WASHINGTON — Four years ago, on New Year’s Eve, U.S. Rep. David Trone (D-Md.) and his family suffered a loss that many families across the district he serves and the country would, sadly, likely find relatable.
During a recent interview with the Times-News, the congressman — a Democrat who was recently reelected for a second term representing Maryland’s Sixth Congressional District, which includes Allegany and Garrett counties — shared the story of the life and death of his nephew Ian Trone and reflected on how it has influenced his priorities in office.
No stranger to substance abuse
Before his nephew’s struggles, Trone and the rest of his family were no strangers to the effects of addiction. His father’s alcoholism when he was younger, Trone said, led to the loss of the family farm in Pennsylvania and ultimately to the dissolution of his parents’ marriage.
“There’s a history of that in the family,” Trone said of addiction. “I’ve seen it upstream with my dad, and then downstream with my nephew and a daughter.”
Ian was raised in Montgomery County, and was a year younger than his second daughter Julia, Trone said. The two cousins were close; Julia, who lives in North Carolina, has been in recovery for seven years now herself.
As he grew older, Ian began experimenting with drugs and alcohol, first with marijuana before he progressed into using harder drugs. Trone and his wife June assumed responsibility for trying to help Ian, he recalled. They spent “almost five years working with him through a host of different challenges,” Trone said, enrolling him in different forms of treatment ranging from 28-day programs to halfway houses and treatment for his underlying mental health concerns, depression and anxiety.
In those five years, Trone said, Ian was arrested five times — three times for shoplifting and twice for drugs. They helped him out then, as well. He ultimately moved to North Carolina for a fresh start.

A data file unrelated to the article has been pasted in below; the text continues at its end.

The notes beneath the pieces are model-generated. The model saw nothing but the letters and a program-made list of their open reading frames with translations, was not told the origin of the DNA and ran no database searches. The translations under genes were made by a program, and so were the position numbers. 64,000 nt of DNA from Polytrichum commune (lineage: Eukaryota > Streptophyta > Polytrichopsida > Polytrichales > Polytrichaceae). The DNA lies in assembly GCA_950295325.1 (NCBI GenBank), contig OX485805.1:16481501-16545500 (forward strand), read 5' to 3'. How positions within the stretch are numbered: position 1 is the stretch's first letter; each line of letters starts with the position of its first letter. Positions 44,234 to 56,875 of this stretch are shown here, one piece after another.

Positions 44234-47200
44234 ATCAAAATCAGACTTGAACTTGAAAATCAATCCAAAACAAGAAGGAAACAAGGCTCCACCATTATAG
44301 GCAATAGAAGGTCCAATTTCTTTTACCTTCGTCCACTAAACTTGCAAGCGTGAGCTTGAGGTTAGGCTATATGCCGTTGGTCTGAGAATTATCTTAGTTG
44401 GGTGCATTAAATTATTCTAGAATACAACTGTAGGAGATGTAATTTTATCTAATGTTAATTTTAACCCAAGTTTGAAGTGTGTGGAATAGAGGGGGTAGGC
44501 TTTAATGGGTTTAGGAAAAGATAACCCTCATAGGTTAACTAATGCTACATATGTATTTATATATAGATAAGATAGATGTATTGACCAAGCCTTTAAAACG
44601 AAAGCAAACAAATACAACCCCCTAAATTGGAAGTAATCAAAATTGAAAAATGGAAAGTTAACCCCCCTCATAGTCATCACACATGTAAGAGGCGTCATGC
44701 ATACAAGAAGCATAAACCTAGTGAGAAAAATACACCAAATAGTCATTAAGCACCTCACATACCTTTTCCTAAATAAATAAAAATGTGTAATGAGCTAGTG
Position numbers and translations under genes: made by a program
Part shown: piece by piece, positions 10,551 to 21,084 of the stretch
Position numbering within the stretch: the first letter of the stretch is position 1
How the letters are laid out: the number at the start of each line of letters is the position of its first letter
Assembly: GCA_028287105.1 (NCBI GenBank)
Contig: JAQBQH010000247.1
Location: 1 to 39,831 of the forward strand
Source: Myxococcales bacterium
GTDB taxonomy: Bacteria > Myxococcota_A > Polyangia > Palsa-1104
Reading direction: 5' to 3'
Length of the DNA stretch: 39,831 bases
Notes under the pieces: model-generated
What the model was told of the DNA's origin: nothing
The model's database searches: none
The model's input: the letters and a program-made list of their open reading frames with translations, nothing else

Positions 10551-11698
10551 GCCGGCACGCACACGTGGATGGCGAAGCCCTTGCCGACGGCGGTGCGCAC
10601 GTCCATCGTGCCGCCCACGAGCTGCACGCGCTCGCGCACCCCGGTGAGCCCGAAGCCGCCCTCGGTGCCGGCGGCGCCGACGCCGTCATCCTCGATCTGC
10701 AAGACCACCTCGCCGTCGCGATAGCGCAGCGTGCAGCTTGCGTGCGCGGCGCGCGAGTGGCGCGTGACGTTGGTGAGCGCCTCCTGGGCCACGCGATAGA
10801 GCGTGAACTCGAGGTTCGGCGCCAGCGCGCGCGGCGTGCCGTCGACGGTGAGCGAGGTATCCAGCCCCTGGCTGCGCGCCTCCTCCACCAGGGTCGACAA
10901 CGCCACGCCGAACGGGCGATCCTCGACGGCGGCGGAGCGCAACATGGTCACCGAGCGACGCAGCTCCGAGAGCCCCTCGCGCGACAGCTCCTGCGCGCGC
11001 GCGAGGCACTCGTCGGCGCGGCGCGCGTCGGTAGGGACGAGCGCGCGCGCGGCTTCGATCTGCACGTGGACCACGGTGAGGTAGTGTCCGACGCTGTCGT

“Over that five year journey, we had numerous unfortunate setbacks, but we had a lot of success, a lot of wonderful success,” Trone said. “We went almost 13 months where he was completely clean and had a job and an apartment that he shared.”
Around Christmastime 2016, the congressman recalled, Ian was doing so well that they decided he should come home for a visit for the holidays. When he returned to North Carolina, Trone said, Ian went to a bar and drank, beginning a chain of events that led to him overdosing on fentanyl and dying in a hotel room on New Year’s Eve days later.
Addiction, mental health ‘completely bipartisan’ problems
The challenges Ian and his other family members have faced were “one of the big motivations” behind his decision to seek office in 2016, Trone said. While in Congress, he has found that issues of both mental health and addiction are “completely bipartisan.”
“Addiction, mental illness, they don’t care if you’re an independent, Republican or Democrat, rich, Black, or white,” Trone said. “It doesn’t matter. We’ve all got skin in the game, and we’ve all got to work together.”
To that end, Trone started the Freshmen Working Group on Addiction, a bipartisan group of 63 U.S. representatives focused on improving policy and funding. The group put together 50 bills focused on mental health and addiction, two of which passed with unanimous votes recently, he said.
The way that the country’s existing drug and mental health problems have dovetailed with the ongoing COVID-19 pandemic should alarm folks, Trone said. About 70% of folks struggling with addiction also have mental health conditions that can exacerbate the problem, he noted, and 71,000 people died from overdoses in 2019.
“COVID has led to addiction problems, addiction deaths, led to more suicides, led to more mental health and anxiety problems,” Trone said. “... That will be a long term problem for America. The work here in Congress is to help on both of these issues.”
In the weeks following Trone’s interview with the Times-News, the CDC announced that more than 81,000 overdose deaths occurred between May 2019 and May 2020, the largest single jump ever recorded in a 12-month period.